The Substance Use–Disorder Prevention that Promotes Opioid Recovery and Treatment for Patients and Communities Act, also known as the SUPPORT for Patients and Communities Act of 2018, was enacted on October 24, 2018.

This law1 includes a provision to support the adoption of warm handoff policies, detailed below:

Public Law No. 115-271 – Section 7081 Program to Support Coordination and Continuation of Care for Drug Overdose Patients.

This provision has two main functions. It directs the secretary of the Department of Health and Human Services to develop warm handoff best practices, and it establishes a grant program for hospitals to implement warm handoff interventions.

Warm Handoff Best Practices

  • These allow for the emergency treatment of overdoses.
  • The use of recovery coaches encourages overdose patients to seek treatment for substance use disorder and support continued treatment and care.
  • A key part of these programs is coordination of continued care and treatment, including referrals.
  • These programs also provide or prescribe overdose reversal medication (naloxone) as appropriate.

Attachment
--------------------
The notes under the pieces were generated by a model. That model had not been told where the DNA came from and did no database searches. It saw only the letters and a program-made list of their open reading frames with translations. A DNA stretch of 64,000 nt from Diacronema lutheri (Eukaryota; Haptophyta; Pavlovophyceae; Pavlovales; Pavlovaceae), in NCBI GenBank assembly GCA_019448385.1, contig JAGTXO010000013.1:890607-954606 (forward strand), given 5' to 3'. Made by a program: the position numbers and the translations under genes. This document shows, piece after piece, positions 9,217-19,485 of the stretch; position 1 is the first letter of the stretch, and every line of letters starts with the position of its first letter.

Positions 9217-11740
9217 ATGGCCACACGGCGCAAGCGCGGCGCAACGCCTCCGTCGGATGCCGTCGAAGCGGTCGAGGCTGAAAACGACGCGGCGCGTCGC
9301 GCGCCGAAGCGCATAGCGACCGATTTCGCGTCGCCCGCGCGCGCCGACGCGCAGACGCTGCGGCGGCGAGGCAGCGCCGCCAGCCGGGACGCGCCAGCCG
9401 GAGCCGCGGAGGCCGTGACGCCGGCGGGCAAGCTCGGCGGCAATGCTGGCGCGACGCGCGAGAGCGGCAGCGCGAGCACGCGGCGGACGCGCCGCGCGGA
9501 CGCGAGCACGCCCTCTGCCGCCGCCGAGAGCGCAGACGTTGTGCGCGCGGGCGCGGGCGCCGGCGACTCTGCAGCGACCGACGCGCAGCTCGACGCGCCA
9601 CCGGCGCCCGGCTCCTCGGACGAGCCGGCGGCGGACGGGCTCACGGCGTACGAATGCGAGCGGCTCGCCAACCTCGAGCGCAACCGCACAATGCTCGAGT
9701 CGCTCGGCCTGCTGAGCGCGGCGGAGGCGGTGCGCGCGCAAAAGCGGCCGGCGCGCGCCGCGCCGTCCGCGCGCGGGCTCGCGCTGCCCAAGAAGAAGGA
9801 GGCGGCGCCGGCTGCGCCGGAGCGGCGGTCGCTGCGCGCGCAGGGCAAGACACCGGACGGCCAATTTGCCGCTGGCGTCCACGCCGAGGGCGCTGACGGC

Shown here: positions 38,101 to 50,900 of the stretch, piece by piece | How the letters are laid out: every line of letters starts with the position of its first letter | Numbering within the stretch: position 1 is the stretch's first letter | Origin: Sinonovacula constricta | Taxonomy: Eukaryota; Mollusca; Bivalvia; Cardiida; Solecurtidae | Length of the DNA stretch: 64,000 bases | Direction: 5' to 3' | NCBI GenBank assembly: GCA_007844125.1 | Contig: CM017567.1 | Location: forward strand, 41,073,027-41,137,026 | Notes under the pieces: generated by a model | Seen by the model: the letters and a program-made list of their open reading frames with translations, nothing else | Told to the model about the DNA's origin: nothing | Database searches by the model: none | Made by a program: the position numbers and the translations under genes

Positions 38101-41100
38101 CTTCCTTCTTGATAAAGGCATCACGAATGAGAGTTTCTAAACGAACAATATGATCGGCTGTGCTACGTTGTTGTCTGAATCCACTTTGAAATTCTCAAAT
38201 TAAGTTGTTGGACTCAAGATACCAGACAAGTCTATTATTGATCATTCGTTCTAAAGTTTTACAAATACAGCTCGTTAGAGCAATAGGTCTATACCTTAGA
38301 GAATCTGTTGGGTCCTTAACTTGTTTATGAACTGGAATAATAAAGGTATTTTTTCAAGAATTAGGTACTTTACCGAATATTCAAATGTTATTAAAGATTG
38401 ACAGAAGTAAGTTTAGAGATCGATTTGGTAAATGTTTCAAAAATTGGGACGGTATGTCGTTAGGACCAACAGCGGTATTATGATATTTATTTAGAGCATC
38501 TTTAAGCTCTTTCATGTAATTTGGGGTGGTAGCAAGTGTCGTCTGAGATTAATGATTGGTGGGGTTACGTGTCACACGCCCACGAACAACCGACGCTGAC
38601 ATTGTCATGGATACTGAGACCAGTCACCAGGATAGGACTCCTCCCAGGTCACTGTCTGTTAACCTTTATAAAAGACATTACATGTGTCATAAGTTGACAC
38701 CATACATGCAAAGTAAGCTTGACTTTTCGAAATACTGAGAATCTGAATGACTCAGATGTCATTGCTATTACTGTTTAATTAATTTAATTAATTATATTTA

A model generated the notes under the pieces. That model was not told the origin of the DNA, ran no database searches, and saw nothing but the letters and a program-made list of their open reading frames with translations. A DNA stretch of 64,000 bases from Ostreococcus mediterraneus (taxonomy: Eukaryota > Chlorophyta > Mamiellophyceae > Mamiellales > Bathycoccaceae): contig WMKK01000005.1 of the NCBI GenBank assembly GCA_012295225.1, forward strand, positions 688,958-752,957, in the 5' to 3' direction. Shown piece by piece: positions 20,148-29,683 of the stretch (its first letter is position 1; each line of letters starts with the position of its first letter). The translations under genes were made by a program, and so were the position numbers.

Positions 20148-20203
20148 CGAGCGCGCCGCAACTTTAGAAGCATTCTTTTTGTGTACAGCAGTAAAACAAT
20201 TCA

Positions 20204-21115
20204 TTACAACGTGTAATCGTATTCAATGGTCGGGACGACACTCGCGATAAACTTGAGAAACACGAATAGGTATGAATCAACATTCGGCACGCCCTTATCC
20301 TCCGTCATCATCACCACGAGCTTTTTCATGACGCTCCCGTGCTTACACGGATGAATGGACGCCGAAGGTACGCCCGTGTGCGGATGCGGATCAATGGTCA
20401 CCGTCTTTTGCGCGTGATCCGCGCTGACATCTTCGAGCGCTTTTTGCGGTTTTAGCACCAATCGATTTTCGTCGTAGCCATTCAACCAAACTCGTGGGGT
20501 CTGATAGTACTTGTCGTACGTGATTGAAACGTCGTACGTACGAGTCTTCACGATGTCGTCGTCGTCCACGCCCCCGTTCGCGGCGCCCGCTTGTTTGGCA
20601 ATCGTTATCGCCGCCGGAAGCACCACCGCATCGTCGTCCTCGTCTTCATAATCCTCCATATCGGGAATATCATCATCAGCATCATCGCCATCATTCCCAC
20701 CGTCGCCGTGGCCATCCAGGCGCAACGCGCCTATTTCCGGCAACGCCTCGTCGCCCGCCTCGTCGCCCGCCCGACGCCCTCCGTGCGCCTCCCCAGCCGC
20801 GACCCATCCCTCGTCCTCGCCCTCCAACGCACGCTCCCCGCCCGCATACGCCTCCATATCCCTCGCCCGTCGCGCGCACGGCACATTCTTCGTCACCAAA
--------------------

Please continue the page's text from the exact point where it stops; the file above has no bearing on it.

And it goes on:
Grant Program

  • This will provide grants for hospitals and other entities, such as state substance abuse agencies and Native American tribal organizations, to develop programs to treat individuals after a drug overdose. For hospitals, this includes developing their own internal warm handoff protocols on discharging patients who have presented with an opioid overdose.
  • Hospitals may use the grants to provide directly or through contract:
  • All drugs or devices approved or cleared under the Federal Food, Drug, and Cosmetic Act as well as all biological products licensed under section 351 of the Public Health Service Act to treat substance use disorders (SUDs) or reverse overdose;
  • Withdrawal and detoxification services that include patient evaluation, stabilization, and preparation for treatment of SUD; or
  • Mental health services provided by a certified professional who is licensed and qualified by education, training, or experience to assess the psychosocial background of patients, to contribute to the appropriate treatment plan for patients with SUD, and to monitor patient progress.
  • Hospitals may also use grant funds to hire recovery coaches, connect patients to a variety of recovery services, provide education to patients and their families, and to provide follow up services and encourage continued recovery treatment.
  • Grant funds may also be used to develop integrated models of care for overdose patients that can include assessment, follow up services, and transportation services to and from treatment facilities.


Disclaimer: This website is to be used for educational purposes only. The information on this site is not intended to provide legal advice.